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Posted at 4:46 PM ET, 11/17/2010

Google offers mobile editing on Google Docs -- with many restrictions

By Rob Pegoraro

This morning, Google announced that smartphone users could use its Google Docs site to edit documents on the go.

Make that some users, on some smartphones, editing some documents. The addition of mobile editing capabilities to Google Docs' word-processing component (its spreadsheet application gained that feature in February 2009) is subject to limitations that shut out much, if not most, of its potential audience.

First, you need to run the right device. Google supports most iPhones and iPod touches, as well as the iPad. But if your phone runs Google's own Android software you need the latest, 2.2 release. The Mountain View, Calif., firm's latest numbers show only 36.2 percent of active Android devices have this version.

Second, the document in question has to have been created with the new editor Google launched in April. Older files, even if you've worked on them since April, are ineligible for mobile editing.

On top of this uncoordinated mix of functionality and the lack thereof -- something I'm more accustomed to seeing in other companies' Web efforts -- you need to have this feature turned on in your account.

I'm apparently not among that group, and it seems I've got company.

Thing is, I'm not sure how much this matters. On-phone document editing, and in particular Microsoft Office document editing, was once a mandatory feature. I wrote quite a few reviews of early smartphones that graded them heavily on that one issue. But I don't see the same demand for that capability, to judge from how few complaints I've received after neglecting to discuss this feature in mobile-device coverage.

In my own case, I find that my need to work with traditional documents often ends with reading attached files in my e-mail. (That applies at home, too. The "Quick Look" feature Apple added to Mac OS X has become one of the things I miss most in Windows.) When I'm doing actual work on a smartphone, it's more likely to happen on a specialized site (such as our blogging interface) or an app designed for specific mobile tasks (for example, the recently updated Evernote).

How important is working on office-type documents in your own mobile experience? And if you're among the select few to have obtained access to Google Docs mobile editing, how do you like it?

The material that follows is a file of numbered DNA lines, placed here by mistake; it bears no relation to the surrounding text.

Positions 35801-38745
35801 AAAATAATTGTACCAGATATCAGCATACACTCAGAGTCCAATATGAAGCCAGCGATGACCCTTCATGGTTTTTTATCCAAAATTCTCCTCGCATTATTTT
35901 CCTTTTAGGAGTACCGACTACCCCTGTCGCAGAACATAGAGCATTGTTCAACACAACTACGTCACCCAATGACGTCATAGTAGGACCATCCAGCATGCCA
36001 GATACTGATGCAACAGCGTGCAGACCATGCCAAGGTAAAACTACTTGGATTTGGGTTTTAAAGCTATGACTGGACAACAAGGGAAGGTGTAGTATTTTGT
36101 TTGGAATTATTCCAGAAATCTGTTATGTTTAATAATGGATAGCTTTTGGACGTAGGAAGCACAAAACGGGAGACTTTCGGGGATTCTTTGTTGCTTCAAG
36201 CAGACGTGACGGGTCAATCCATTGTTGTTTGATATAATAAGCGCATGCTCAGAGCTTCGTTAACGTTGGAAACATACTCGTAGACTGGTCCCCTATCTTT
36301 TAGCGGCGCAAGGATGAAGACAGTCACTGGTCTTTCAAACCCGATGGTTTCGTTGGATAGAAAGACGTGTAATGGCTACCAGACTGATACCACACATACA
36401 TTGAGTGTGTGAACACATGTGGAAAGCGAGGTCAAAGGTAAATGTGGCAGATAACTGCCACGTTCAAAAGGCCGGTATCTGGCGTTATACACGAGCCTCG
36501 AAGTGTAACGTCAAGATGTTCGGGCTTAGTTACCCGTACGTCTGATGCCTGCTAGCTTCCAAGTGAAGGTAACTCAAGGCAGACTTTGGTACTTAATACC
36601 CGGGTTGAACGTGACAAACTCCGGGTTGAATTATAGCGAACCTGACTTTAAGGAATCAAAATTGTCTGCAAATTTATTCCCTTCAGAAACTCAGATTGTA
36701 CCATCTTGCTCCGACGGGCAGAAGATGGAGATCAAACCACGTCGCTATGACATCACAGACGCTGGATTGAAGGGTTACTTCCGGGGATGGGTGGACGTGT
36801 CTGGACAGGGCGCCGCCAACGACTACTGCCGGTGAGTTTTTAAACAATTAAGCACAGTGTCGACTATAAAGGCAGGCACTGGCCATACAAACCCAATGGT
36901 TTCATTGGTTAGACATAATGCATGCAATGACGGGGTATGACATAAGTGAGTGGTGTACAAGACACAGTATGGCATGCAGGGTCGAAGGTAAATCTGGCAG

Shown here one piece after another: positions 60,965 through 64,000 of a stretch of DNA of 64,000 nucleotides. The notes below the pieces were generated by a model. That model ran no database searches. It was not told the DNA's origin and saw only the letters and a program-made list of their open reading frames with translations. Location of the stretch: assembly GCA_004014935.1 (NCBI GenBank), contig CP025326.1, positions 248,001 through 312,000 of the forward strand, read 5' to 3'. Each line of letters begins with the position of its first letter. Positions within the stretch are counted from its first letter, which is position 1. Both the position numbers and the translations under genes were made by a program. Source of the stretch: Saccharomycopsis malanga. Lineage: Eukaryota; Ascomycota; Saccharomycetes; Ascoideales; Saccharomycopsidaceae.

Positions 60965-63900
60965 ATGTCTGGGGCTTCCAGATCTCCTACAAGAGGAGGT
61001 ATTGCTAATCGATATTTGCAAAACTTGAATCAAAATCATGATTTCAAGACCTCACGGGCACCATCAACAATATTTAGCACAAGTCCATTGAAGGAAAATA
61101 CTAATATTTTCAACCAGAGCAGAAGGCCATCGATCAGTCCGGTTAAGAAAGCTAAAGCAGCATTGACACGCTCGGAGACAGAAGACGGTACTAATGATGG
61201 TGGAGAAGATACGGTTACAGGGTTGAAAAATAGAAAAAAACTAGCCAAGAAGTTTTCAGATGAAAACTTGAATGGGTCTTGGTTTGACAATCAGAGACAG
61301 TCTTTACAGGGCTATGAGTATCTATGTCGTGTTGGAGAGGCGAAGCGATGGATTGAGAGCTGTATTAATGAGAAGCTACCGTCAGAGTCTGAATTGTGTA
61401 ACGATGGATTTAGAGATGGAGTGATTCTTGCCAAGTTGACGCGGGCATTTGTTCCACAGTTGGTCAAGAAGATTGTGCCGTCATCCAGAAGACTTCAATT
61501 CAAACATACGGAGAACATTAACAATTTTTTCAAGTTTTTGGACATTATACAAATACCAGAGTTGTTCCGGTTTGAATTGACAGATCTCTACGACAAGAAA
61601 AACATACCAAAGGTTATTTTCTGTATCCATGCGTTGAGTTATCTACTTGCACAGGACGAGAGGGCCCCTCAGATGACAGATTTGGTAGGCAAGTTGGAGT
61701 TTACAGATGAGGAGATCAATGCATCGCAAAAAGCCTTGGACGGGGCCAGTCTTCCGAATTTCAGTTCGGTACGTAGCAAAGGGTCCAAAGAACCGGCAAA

By Rob Pegoraro  | November 17, 2010; 4:46 PM ET
Categories:  Mobile, Productivity  
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Comments

How important is it? Not at all!!
I work on documents and such at the office, or at home if I need to for deadlines or if I'm working from home for the day. Meetings and such are handled with my laptop. Coffee shops, commutes, holidays, functions etc are all down-time, my own personal time.
Those that think they have to be on-line or active 24/7 are just delusional, especially so if they must use a 3-4inch screen device as a portal to their "work".

Posted by: sandbagger | November 17, 2010 9:33 PM | Report abuse

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Posted by: lizhiyong120 | November 17, 2010 10:04 PM | Report abuse

Well since my old Windows phone and every PDA for the last 10 years has been able to create and edit Word and Excel. Its not that I am so important that I need to be working all the time where ever I am standing, but I collect data for difference reasons all day. My check book register has been on a portable spreadsheet for atlease 8 years. I keep a journal in Word and I will add to it anywhere and anytime. I haven't the time to boot a laptop up at 2am to jot down the details of my dream. I am so impressed that Google can almost do what my old Windows phone has been doing for 3 years.

Posted by: cyclecat1701 | November 18, 2010 1:19 AM | Report abuse

I have no interest in owning a smart phone, much less using one for work. The screens are too small for me to see and the buttons / control surfaces too small for me to type with. Even small laptops and Ipad sized devices would be emergency only.


Posted by: robert17 | November 18, 2010 3:26 AM | Report abuse

My nephew travels the world with his smartphone and a USB stick. Pretty important to him on a business basis. As for me, it's convenient to access/edit a document (like I did for many years with Docs-to-Go on my Palm device) wherever and whenever I need to, without lugging around a laptop.

Posted by: versus1 | November 18, 2010 2:14 PM | Report abuse

I edit a Word doc on my handset to keep track of significant events/transactions and it's easily searchable that way too. I also edit an Excel file on my handset that keeps track of my vehicles' service repair and maintenance, along with other spreadsheets that track vegetable and flower yields in season, and plan my annual FSA contributions. So yeh, it's freakin important and yes, I want them on my handset for convenience, not on my desktop.

Posted by: Eludium-Q36 | November 18, 2010 8:08 PM | Report abuse

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